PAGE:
Is that the most that can be said? Yes, I think so. Canet is working from essentially mediocre material, and he doesn’t really transcend it. He aspires to be faithful to the original work, and he succeeds, for better or worse.
Coben (born 1962) is an adequate, but uninspired thriller writer, albeit with an obvious flair for the unexpected. Tell No One has too many twists and turns, although it must be said that the very final one, eliminated by the filmmakers, makes the events somewhat more psychologically believable.
His prose tends toward the familiar, comfortable and trite. Coben indulges in similes, “The tires bore down, kicking up dust like an Arabian stampede,” for example, or “a neckline that plunged like Black Monday,” which remind the reader that numerous generations separate him from Raymond Chandler, or even Ross Macdonald. This is fiction of the decidedly “softboiled” variety.
The novel, which is carefully calibrated and sanitized in its ethnic and cultural politics (a brassy lesbian confidante, a “streetwise” black rescuer), is told from the point of view of a middle class professional who involuntarily descends into the seamier depths of New York. Unlike Chandler and Macdonald (and others), who were impelled to expose some unpleasant truths about American life, implicitly criticizing the status quo, Coben has his character, like Canet’s, take the world entirely as given. He may regard his surroundings with disgust or amusement, but they are utterly fixed and unmoving. Beck’s only interest, once he’s sorted out the mystery, lies in getting back to his normal, suburban life as quickly as possible.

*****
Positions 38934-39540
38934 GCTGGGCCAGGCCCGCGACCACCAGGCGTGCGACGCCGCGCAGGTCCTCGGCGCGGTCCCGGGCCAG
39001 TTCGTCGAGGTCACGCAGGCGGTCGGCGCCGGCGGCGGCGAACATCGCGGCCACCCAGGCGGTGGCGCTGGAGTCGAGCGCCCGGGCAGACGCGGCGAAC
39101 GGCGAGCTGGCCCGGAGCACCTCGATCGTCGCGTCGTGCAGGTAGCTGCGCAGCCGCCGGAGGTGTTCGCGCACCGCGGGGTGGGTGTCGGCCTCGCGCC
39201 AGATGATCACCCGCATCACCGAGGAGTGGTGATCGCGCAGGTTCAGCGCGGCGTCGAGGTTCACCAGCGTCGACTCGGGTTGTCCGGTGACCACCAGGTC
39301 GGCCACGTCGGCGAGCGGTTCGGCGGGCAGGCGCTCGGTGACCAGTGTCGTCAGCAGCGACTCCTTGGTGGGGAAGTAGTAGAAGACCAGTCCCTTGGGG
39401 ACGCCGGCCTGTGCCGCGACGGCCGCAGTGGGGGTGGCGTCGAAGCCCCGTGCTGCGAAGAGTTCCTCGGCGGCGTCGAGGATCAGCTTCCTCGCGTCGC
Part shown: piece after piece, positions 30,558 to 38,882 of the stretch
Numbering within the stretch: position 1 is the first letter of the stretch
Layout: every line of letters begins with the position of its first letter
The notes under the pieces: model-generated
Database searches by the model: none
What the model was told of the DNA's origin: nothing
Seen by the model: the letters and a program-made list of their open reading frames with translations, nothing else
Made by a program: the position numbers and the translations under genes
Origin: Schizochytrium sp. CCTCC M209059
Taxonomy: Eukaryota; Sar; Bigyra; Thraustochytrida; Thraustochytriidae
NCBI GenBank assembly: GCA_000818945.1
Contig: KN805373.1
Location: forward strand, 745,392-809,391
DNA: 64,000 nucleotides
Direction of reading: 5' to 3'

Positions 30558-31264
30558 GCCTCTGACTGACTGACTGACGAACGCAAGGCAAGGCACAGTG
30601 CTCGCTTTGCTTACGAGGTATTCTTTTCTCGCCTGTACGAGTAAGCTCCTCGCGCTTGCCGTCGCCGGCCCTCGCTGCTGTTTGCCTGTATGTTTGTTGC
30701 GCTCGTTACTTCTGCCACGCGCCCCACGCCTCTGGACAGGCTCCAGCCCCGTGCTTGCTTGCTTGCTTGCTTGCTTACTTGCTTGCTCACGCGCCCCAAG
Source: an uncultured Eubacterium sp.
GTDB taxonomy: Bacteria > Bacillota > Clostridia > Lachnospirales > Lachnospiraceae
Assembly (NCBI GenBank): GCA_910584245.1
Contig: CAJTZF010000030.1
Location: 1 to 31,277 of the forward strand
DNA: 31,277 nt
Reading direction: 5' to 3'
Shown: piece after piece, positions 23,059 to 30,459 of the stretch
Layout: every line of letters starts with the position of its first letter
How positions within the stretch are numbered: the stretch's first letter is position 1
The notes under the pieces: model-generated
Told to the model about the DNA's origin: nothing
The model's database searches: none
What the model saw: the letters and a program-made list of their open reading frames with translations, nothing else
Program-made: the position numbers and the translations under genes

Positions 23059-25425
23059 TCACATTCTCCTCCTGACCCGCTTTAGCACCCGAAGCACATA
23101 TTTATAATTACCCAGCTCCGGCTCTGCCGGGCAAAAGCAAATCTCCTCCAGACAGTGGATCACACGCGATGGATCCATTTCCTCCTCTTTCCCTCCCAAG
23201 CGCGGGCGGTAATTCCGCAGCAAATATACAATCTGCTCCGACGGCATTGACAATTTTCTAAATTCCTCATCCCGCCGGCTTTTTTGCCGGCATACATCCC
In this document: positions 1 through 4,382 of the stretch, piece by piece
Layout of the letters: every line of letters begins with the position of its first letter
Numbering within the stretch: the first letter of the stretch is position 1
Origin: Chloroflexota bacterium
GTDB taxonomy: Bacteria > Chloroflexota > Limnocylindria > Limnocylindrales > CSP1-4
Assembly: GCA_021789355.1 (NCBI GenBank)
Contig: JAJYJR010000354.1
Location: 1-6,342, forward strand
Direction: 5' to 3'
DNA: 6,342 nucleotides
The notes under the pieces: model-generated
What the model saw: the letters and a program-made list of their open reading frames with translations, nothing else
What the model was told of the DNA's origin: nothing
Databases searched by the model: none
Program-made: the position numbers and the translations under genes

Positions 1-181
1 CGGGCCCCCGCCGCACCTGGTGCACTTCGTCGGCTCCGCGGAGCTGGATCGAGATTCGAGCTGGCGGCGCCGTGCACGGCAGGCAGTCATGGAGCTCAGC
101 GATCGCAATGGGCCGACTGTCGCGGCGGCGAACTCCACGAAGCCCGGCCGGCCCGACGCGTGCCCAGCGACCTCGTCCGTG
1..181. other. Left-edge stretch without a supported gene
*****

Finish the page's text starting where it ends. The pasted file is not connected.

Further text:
Too many characters and settings too thinly drawn. Again, this is typical of much modern popular writing and filmmaking. Inevitably, the author resorts to a kind of shorthand, to cliché, to carry the events forward. The filmed version follows suit.
Along these general lines, the chief weakness of the book and film is that both posit a fierce, enduring passion, which supposedly survives the grave, but fail to establish it emotionally. In Canet’s film, a few images of Alex and Margot as childhood sweethearts, along with several flashbacks from their married life, do not add up to a dramatically convincing motive for Alex’s extreme and relentless behavior. Croze is appealing, but her presence is relatively slight.
An assertion of obsessive feelings in a novel or film doesn’t create their reality, any more than a declaration of love in real life is sufficient without some proof of the depth of one’s ardor. The audience member is entitled to ask, “Why should we take your word for it?”
Canet’s actors make a sincere effort, sometimes too much of an effort, to compensate for the emotional truth that’s missing, especially Cluzet, but that side of the story is largely unaffecting.
This too is typical of many contemporary films. Whether out of a “post-modern” matter-of-factness, the attention-retaining requirements of the “action” genre or simply a lack of talent for creating genuine emotions, writers and directors rarely develop relationships with depth and texture. It’s part of a general shallowness—filmmaking by individuals who have not led important lives, but, for the most part, merely have careers.